• Calvin Bailey, Sandra Bailey, and Bryan Bailey, of Milan, TN, were sentenced to a total of 249 months in federal prison for Conspiracy to defraud Medicare, Medicaid  and Tricare resulting in millions of dollars of loss to federal health care programs.

• Gloria Harris, of Memphis, was sentenced to 64 months in federal prison on bank  fraud charges arising from her theft of approximately $292,500 from her former  employer, Crescent Medical Corporation.

• Ronda Hopkins Richards, owner of Ronda’s Travel Corner, in Jackson, TN, was  sentenced to federal prison for a wire fraud scheme in which she defrauded  approximately 100 clients/victims of funds related to their travel, with a total loss  of approximately $410,280.25.

• Dimitar Petlechkov, a Bulgarian national, was sentenced to federal prison for mail  fraud in a scheme to defraud FedEx, resulting in over $800,000 in financial losses.

• Cleve Collins, aka Milton Cleve Collins of Memphis was sentenced to federal prison  for major fraud involving a scheme to defraud the United States on a construction  contract valued at approximately $1.5 million administered by the General  Services Administration for the replacement of the roof and the air conditioning system at the Ed Jones Federal Courthouse and Post Office in Jackson, TN.

• Guy Randal Stockard, a/k/a Randy, owner of Southern Meat Market in Memphis,  was sentenced to 51 months in federal prison for defrauding the federal  Supplemental Nutrition Assistance Program (SNAP), formerly known as the Food  Stamp Program, of more than $1.2 million over an approximately 28-month  period.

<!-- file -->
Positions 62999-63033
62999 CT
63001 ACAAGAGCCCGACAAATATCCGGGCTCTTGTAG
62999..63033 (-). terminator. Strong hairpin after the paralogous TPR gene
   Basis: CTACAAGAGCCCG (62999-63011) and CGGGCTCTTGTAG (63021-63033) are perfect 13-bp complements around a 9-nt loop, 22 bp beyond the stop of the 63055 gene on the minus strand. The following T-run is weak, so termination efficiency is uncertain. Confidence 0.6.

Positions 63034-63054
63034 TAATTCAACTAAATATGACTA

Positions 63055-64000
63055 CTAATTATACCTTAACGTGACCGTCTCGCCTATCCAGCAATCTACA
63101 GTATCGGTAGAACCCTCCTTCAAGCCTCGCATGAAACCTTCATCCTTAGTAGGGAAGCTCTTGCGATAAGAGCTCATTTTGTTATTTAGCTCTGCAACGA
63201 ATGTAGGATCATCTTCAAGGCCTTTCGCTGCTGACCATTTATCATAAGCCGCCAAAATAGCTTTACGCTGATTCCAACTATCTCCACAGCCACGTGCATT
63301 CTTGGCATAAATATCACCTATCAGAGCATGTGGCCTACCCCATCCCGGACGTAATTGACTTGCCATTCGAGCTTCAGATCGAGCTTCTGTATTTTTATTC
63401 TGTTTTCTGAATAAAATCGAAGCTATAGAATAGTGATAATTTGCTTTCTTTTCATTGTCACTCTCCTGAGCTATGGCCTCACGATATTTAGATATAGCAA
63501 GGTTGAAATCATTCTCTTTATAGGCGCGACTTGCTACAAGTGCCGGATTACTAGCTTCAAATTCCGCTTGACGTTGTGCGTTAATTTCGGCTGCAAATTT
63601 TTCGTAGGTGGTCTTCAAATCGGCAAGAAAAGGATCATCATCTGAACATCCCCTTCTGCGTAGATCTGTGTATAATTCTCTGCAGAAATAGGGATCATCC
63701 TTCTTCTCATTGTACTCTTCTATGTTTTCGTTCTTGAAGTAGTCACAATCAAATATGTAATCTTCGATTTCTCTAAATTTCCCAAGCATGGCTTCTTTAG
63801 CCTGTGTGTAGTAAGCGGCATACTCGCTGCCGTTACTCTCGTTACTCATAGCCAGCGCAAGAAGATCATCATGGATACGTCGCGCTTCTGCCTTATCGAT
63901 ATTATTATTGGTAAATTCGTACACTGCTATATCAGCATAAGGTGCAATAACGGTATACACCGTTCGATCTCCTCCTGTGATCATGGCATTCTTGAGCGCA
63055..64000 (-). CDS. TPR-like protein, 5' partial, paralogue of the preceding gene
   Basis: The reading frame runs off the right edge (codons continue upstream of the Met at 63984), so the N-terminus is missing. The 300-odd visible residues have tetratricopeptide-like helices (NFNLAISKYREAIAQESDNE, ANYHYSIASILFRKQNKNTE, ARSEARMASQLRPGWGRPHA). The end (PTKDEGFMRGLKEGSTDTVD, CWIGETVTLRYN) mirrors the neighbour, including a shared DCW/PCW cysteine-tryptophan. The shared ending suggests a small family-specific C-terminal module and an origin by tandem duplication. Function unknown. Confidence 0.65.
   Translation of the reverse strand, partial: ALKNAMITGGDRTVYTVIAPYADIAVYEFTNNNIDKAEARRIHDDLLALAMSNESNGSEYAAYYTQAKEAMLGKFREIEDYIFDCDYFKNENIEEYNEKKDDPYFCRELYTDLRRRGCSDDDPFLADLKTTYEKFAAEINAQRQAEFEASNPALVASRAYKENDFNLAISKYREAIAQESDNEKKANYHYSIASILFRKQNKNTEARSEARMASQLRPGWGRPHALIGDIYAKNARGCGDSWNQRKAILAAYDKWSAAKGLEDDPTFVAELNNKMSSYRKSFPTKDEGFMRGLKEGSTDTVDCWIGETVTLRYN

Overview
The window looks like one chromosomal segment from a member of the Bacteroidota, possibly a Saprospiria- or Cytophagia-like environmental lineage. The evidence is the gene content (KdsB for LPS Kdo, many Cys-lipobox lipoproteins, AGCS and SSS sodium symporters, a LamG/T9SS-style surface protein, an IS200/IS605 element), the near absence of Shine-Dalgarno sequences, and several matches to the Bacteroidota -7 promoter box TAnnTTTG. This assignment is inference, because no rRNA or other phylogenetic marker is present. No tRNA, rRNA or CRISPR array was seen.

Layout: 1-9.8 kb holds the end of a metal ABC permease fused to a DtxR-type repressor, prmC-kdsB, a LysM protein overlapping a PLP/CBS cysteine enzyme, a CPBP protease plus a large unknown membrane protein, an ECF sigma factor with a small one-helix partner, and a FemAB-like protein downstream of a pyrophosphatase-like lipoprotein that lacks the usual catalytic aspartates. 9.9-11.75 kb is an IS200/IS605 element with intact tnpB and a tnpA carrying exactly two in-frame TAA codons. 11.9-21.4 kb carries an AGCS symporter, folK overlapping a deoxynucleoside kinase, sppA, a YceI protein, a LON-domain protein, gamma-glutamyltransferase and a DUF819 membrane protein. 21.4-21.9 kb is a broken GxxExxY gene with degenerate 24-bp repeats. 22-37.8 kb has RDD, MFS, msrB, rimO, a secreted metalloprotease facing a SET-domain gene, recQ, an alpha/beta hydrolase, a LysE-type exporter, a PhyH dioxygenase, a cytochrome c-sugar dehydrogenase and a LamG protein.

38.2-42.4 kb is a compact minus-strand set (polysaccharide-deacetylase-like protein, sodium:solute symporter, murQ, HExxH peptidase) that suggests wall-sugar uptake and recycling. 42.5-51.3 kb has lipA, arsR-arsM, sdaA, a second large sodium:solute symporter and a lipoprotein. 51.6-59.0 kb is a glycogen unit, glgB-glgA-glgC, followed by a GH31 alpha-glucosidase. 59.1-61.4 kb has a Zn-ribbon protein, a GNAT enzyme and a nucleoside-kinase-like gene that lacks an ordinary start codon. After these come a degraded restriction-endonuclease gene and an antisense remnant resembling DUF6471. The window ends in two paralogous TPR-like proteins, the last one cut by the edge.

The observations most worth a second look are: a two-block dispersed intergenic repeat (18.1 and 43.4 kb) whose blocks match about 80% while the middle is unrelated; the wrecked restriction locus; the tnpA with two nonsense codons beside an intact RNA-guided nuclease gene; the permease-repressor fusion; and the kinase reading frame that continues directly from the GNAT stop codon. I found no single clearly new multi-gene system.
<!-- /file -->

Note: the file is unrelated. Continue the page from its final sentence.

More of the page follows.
• Antonio Hawkins, of Memphis, was was sentenced to 360 months in federal prison  on five counts related to sex trafficking, including sex trafficking of a minor victim  and sex trafficking by force, fraud, and coercion.

• Michael Jay Harris, of McNairy County, TN, was sentenced as a career drug  offender to life imprisonment for methamphetamine trafficking.

• Kevin Coleman and Terrion Bryson, both former Memphis Police Officers, were  sentenced to federal prison for narcotics, weapons, and extortion offenses  committed while on duty.

• Zachary M. Baker was sentenced to federal prison in connection with theft of over  $800,000 from his former employer, Masterson Farms, a horse breeding farm  located in Somerville, Tennessee.

• Michael Beamish, of Obion County, was sentenced to 120 months in federal prison  for solicitation and enticement of a minor for sexual activity.

• Brian Black, former Crockett County 911 Director, was sentenced to 57 months in  federal prison for embezzlement of $178,000 from the trust account of a decedent’s  estate.

• Michael and Tawni Boutin, featured marijuana farmers on a television show called  “Weed Country” in Oregon, were both sentenced to federal prison for conspiracy  to distribute high-grade marijuana from Oregon to West Tennessee.

• Marlon Pruitt a/k/a “Big Putt”, of Memphis, was sentenced as an armed career  criminal to 15 years in federal prison for being a convicted felon in possession of a  firearm and drugs.